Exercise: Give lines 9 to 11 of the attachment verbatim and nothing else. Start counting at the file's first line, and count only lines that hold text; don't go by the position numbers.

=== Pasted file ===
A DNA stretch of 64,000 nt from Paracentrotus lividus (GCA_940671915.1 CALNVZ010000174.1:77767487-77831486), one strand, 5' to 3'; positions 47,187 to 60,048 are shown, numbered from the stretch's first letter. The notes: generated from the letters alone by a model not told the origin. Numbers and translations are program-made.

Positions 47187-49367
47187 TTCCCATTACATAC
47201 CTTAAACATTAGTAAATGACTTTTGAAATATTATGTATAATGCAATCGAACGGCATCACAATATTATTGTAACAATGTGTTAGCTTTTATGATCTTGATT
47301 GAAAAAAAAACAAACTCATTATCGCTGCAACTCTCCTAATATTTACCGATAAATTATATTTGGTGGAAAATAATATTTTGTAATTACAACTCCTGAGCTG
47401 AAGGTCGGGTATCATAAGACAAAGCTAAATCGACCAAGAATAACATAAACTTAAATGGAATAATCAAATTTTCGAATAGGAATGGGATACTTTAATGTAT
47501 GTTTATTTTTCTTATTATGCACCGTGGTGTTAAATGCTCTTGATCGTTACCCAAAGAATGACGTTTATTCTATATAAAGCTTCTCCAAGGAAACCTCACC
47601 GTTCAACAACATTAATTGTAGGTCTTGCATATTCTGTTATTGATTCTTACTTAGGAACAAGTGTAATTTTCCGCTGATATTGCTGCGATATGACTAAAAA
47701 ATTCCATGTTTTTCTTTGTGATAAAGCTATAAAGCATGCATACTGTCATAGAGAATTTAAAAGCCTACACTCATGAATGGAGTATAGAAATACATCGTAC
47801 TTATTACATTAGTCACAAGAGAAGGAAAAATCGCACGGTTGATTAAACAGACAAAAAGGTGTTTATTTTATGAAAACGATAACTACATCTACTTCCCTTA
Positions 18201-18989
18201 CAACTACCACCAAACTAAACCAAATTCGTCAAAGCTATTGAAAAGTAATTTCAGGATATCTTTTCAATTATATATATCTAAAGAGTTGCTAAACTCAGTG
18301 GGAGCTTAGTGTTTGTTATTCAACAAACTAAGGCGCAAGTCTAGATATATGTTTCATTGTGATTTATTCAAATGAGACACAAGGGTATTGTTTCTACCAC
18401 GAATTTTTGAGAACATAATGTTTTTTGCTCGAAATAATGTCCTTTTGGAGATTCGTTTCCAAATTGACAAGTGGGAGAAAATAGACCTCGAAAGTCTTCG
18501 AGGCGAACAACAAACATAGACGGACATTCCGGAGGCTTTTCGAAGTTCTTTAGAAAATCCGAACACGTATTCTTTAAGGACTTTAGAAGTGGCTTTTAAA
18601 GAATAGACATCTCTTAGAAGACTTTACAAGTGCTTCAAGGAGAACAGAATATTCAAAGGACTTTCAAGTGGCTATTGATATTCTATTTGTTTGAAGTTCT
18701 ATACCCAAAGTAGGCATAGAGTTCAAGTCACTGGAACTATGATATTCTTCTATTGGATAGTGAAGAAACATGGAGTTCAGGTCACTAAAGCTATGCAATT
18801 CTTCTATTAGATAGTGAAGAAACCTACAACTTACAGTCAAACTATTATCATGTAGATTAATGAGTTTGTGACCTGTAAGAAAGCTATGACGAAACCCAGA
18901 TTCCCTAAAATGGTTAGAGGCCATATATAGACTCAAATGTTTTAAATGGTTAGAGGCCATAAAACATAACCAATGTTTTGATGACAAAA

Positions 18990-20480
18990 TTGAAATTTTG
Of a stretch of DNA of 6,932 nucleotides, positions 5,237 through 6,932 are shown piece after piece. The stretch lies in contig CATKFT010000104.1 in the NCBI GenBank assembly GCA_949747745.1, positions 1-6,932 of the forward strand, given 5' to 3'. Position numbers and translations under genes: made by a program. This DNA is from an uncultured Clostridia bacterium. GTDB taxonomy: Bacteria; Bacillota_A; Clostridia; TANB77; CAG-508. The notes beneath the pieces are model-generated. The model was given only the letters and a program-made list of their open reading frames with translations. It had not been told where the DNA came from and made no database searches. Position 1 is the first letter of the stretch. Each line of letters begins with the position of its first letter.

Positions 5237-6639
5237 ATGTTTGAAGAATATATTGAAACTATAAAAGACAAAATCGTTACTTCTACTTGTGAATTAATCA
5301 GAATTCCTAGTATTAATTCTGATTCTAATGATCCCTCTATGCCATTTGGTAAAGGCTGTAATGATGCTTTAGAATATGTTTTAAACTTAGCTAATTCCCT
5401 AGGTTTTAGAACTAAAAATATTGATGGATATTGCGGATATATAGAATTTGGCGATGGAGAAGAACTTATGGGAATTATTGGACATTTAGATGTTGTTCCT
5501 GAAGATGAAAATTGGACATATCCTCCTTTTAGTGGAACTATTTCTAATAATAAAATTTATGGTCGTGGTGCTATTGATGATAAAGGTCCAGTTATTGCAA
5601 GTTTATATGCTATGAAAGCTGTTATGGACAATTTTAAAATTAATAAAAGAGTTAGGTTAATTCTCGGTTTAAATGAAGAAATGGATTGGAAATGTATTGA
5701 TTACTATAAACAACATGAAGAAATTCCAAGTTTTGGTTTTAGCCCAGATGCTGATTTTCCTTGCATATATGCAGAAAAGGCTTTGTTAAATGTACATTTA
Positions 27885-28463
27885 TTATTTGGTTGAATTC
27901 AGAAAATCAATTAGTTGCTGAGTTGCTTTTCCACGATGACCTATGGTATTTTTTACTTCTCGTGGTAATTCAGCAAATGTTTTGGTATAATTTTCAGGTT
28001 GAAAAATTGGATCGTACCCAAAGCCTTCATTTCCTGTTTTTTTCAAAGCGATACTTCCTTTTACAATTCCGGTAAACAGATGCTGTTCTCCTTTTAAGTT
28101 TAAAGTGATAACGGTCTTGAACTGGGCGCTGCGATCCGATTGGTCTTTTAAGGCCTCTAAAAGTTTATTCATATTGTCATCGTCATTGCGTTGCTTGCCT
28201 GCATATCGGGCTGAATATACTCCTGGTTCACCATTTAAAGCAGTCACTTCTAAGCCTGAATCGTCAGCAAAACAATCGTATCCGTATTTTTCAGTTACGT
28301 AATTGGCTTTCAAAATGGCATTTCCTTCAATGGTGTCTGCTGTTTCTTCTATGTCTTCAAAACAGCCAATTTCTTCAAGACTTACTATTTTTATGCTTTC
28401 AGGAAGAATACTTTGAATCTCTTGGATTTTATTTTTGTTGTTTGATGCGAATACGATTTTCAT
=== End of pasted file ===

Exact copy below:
47701 ATTCCATGTTTTTCTTTGTGATAAAGCTATAAAGCATGCATACTGTCATAGAGAATTTAAAAGCCTACACTCATGAATGGAGTATAGAAATACATCGTAC
47801 TTATTACATTAGTCACAAGAGAAGGAAAAATCGCACGGTTGATTAAACAGACAAAAAGGTGTTTATTTTATGAAAACGATAACTACATCTACTTCCCTTA
Positions 18201-18989